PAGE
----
Architecture and Urbanism Article

Sustainable Architecture

What is sustainability? There are so many definitions of it. Among others, in terms of architecture, it is an ability to face the challenges of the future, such as a rapidly growing population, globalization and digitalization, food and resources scarcity followed by poverty and refugee waves. Moreover, according to scientists, climate change will inevitably lead to more and more unpredictable nature catastrophes. We as planners should take it into account, always keeping in mind that neither of the three factors of sustainability (ecological, economic and social) can be neglected.

The architecture of tomorrow must offer or, if possible, even be the solution to some of the pressing problems. It should provide necessities, give possibilities, unite communities and, most important, – be able to change. After all, change is the only constant in our turbulent and insecure world.

Therefore, sustainable architecture is all about flexibility, modularity, inclusion and eco-friendliness, while sustainable urbanism means short distances, decentralization, safety, diversity and self-sufficiency. Only when we learn to be thoughtful about our planet and its finite resources, we can achieve a sustainable way of living. For example, before spreading further and further into the wild, destroying the natural habitat of animal species, we should focus on the renovation of the existing neighbourhoods and redevelopment of fallow and abandoned territories. Secondly, following the rules of the circular economy instead of perpetuating the wheel of consumerism and waste is crucial. Organic, recycled and recyclable, deconstructible and reusable building materials are the future. I am sure, someday, we will have to build our houses from waste we created over the centuries. In addition, every good urbanist has to make sure that natural cycles (such as the water cycle, sand cycle etc.) are not being seriously interrupted.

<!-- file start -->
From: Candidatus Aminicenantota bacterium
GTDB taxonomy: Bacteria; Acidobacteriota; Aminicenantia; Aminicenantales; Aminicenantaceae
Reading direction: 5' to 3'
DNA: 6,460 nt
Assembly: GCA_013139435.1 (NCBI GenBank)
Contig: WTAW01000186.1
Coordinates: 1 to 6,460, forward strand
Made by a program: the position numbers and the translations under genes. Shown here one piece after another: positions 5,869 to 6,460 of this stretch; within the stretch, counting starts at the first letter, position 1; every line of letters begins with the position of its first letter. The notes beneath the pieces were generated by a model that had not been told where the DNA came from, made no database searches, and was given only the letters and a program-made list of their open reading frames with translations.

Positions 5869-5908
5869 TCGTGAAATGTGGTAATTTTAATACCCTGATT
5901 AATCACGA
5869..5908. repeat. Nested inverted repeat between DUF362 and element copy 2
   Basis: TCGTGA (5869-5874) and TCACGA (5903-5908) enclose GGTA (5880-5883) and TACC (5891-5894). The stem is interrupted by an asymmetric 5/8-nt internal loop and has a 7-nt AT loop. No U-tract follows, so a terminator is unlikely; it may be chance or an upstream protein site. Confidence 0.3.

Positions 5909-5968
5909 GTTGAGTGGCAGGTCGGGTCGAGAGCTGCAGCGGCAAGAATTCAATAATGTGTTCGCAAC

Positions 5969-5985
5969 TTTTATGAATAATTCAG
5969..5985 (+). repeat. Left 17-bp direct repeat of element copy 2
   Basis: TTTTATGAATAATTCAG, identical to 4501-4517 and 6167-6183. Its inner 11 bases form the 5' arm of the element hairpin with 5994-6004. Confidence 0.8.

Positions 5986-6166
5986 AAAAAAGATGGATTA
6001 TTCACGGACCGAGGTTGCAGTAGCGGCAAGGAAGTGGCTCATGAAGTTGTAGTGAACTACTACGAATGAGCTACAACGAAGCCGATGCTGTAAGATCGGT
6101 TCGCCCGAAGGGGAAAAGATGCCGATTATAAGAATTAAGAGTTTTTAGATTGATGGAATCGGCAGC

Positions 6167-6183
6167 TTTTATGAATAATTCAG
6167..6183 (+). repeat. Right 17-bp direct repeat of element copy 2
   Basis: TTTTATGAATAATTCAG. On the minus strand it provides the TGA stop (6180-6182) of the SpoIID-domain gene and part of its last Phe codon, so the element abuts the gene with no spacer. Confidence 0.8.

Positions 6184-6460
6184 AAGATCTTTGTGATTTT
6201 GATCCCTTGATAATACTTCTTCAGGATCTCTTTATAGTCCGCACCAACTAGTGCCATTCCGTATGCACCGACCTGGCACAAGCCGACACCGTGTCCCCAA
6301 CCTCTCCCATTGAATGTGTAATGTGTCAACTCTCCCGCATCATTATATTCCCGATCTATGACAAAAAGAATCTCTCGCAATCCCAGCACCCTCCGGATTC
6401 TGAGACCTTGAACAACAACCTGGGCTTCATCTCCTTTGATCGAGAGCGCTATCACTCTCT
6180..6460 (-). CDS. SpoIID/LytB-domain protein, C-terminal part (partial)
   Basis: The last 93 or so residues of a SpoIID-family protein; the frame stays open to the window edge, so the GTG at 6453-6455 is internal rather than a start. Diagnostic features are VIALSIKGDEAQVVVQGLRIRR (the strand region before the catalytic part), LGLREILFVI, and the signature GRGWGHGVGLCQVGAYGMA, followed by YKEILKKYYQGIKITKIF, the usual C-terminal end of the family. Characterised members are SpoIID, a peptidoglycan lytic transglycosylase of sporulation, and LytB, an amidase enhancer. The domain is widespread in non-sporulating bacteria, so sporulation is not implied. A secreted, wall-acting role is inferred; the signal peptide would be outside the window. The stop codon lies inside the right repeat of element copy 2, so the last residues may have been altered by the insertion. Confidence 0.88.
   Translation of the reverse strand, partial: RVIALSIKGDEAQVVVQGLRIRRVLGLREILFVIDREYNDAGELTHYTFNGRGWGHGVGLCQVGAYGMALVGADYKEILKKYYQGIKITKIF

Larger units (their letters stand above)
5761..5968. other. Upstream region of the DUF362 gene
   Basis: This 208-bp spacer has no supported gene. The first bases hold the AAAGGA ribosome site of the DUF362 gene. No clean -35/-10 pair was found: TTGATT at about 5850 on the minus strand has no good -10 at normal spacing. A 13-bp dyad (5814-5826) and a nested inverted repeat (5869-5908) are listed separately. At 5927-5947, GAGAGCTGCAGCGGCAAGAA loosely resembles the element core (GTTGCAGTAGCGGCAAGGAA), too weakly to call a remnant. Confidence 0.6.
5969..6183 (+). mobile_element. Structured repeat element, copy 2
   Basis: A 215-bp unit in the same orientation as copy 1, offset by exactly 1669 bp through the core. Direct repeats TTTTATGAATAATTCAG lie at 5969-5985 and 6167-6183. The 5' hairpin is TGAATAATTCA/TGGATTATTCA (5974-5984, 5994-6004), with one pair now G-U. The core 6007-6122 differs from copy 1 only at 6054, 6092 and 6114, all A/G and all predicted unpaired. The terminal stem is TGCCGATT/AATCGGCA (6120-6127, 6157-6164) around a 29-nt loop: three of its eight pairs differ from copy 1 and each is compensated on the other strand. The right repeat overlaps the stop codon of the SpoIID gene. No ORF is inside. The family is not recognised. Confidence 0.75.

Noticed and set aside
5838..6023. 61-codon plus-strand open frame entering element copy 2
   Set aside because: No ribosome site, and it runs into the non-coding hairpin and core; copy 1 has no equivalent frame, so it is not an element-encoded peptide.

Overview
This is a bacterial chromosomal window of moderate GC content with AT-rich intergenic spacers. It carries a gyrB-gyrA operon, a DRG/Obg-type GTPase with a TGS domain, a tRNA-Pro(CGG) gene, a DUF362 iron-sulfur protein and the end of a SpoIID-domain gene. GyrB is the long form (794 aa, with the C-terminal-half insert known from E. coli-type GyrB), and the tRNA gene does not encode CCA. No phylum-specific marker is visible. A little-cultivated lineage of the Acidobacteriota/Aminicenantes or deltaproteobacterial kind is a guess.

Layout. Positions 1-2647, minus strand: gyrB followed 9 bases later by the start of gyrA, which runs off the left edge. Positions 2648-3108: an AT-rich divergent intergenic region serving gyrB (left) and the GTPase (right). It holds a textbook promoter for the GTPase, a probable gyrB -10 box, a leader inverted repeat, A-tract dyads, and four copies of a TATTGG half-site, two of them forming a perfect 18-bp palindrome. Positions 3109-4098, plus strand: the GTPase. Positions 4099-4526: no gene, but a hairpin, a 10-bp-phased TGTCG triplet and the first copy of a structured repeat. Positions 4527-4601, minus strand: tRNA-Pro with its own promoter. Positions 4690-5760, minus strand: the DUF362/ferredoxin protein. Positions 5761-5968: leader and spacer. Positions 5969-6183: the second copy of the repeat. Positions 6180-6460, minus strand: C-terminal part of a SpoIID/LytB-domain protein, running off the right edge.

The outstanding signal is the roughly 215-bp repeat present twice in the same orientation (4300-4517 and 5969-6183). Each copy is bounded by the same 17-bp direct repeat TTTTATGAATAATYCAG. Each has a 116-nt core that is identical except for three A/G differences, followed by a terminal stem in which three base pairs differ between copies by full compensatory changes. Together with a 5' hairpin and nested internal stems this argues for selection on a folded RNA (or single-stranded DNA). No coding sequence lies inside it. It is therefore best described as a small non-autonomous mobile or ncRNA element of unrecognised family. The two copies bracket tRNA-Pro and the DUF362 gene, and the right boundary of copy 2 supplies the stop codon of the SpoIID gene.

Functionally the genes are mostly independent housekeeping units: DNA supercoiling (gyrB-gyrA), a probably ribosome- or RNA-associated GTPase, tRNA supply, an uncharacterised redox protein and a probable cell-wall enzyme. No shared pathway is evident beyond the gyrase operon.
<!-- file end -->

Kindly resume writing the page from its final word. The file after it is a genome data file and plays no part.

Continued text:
All in all, technological innovations in recent years have been very promising. Equipment for CO2-free energy generation, automated household utilities, modular vertical gardens, permeable paving stones, and even structures made out of fungus which can partially be a replacement for concrete already exist. Furthermore, architects would be happy to start testing and implementing such innovations en masse as soon as possible.
So why is the shift towards sustainability so slow?

This is a complex question with no simple answer. The disadvantage of innovations is that brand-new technologies have high investment costs. It means, they will become profitable, but only after many years of exploitation. This way it is rarely possible to make a lot of money very fast, it’s rather a long-term investment. At the same time, capitalistic system has treated nature as if its resources were infinite. It made it easy for companies to destroy habitats in the name of growth. The cheapest option is most often an unsustainable one, be it an energy source, a mode of transport or a building material. That’s why sometimes we, as consumers or experts, don’t have the power to choose the most sustainable option. In our world, who has money – has the power.

As you see, it does not only take urbanists to make a diverse society work in a way that is the least harmful to the environment and to future generations. It requires societal change, although political willingness is not there. It is important, that the decisions at every level of governance are made collectively and not only by those, who put profit higher than the common well-being. Subsequently, it is important to normalize the processes of participation and let the local community decide the fate of their neighborhoods themselves. Let people be the co-designers of neighbourhoods, which they know from the inside.

Needless to say, such a shift requires radical changes in a whole social system, beginning with politics and ending with our own perception. But who said it would be easy? The realities we are facing today are harsh and we can only go through them together, while leaving the stiffness of our own minds behind, opening up to new possibilities and forms of living, embracing change and caring for each other as well as for our planet.

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